Hypertension is a condition characterized by pressure and/or volume overloads and echocardiography is helpful and feasible to understand hemodynamic mechanisms. Echocardiographic information is sometimes critical and susceptible of modifying decision making. In this review, we provide detailed descriptions of the parameters that can be derived from a standard transthoracic echocardiogram, including some more recent techniques. We will also explain how each parameter might have impact in the evaluation of the hypertensive patient and give indications on when to refer patients to echo-labs, which parameters are critical and which ones might be redundant, and how to use the information obtained in the report. Cardiac geometry, LV systolic and diastolic function, LV pump performance, output impedance and left atrial function are parameters that might be altered in arterial hypertension, but not necessarily doctors need the whole information for decision making. The critical measures are provided.

  7. Intraoperative radiation therapy

    International Nuclear Information System (INIS)

    Dobelbower Junior, R.R.


    A briefly history of intraoperative radiotherapy is presented. The equipment used is described and the treatment with superficial X-ray beams, orthovoltage X-ray beams and megavoltage electron beams are discussed. The effect on normal tissues and the clinical use of intraoperative radiotherapy in several Kind of cancer is studied. (M.A.C.) [pt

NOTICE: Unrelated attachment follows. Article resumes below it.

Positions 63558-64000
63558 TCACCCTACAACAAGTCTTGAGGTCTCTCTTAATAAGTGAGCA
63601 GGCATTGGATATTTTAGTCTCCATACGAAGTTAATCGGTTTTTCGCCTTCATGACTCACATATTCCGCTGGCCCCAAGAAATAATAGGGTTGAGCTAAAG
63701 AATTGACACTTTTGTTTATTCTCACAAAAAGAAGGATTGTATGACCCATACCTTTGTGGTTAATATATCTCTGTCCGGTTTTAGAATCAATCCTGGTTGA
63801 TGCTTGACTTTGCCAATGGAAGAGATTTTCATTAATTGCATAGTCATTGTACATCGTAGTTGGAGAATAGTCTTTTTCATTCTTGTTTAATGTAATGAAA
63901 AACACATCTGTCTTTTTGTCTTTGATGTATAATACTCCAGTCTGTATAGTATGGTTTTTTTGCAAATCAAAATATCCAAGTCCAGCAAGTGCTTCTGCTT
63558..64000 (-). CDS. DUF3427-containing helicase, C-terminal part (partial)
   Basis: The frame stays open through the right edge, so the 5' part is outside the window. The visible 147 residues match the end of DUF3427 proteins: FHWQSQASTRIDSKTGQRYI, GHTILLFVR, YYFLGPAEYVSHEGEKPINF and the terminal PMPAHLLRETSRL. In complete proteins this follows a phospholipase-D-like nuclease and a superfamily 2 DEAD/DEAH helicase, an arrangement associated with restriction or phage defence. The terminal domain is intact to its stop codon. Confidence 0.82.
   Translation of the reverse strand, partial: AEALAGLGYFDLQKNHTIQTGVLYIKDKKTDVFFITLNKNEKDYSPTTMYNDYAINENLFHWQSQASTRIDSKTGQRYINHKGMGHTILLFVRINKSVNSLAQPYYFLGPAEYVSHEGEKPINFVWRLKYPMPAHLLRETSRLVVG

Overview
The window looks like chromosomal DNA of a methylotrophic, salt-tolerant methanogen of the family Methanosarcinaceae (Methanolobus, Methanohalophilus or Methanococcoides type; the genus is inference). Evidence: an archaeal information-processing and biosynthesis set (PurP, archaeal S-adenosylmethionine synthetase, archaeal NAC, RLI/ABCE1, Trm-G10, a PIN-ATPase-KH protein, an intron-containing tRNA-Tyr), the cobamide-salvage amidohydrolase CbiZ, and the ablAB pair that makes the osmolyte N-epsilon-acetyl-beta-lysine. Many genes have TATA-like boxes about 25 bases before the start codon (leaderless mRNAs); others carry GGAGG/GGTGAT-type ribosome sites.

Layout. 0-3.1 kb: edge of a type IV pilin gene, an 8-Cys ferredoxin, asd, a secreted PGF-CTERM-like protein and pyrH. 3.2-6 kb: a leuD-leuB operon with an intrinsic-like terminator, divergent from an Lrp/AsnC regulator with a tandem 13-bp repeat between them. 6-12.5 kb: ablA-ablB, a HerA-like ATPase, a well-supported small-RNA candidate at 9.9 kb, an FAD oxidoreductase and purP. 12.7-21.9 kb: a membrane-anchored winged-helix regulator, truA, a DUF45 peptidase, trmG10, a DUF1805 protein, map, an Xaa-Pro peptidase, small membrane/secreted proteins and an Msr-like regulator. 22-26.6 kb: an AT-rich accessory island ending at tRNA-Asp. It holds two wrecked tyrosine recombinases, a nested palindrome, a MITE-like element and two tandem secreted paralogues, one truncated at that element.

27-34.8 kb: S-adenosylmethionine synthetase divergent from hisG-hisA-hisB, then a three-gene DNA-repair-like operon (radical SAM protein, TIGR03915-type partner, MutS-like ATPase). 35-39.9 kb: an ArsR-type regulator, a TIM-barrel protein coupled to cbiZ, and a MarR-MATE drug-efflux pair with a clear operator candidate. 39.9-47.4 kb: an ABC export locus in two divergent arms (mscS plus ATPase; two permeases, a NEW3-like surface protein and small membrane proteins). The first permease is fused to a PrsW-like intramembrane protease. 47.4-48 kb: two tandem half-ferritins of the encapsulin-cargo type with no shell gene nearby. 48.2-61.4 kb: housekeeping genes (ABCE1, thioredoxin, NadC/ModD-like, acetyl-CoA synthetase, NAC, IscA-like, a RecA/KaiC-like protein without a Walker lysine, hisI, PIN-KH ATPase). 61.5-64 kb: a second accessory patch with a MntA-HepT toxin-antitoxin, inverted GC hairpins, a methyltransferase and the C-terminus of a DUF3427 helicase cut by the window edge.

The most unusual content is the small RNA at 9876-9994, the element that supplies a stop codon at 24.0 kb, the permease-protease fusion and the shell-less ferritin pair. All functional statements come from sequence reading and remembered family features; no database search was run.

8. Pacing stress echocardiography

    Directory of Open Access Journals (Sweden)

    Agrusta Marco


    Full Text Available Abstract Background High-rate pacing is a valid stress test to be used in conjunction with echocardiography; it is independent of physical exercise and does not require drug administration. There are two main applications of pacing stress in the echo lab: the noninvasive detection of coronary artery disease through induction of a regional transient dysfunction; and the assessment of contractile reserve through peak systolic pressure/ end-systolic volume relationship at increasing heart rates to assess global left ventricular contractility. Methods The pathophysiologic rationale of pacing stress for noninvasive detection of coronary artery disease is obvious, with the stress determined by a controlled increase in heart rate, which is a major determinant of myocardial oxygen demand, and thereby tachycardia may exceed a fixed coronary flow reserve in the presence of hemodynamically significant coronary artery disease. The use of pacing stress echo to assess left ventricular contractile reserve is less established, but promising. Positive inotropic interventions are mirrored by smaller end-systolic volumes and higher end-systolic pressures. An increased heart rate progressively increases the force of ventricular contraction (Bowditch treppe or staircase phenomenon. To build the force-frequency relationship, the force is determined at different heart rate steps as the ratio of the systolic pressure (cuff sphygmomanometer/end-systolic volume index (biplane Simpson rule. The heart rate is determined from ECG. Conclusion Two-dimensional echocardiography during pacing is a useful tool in the detection of coronary artery disease. Because of its safety and ease of repeatability noninvasive pacing stress echo can be the first-line stress test in patients with permanent pacemaker. The force-frequency can be defined as up- sloping (normal when the peak stress pacing systolic pressure/end-systolic volume index is higher than baseline and intermediate stress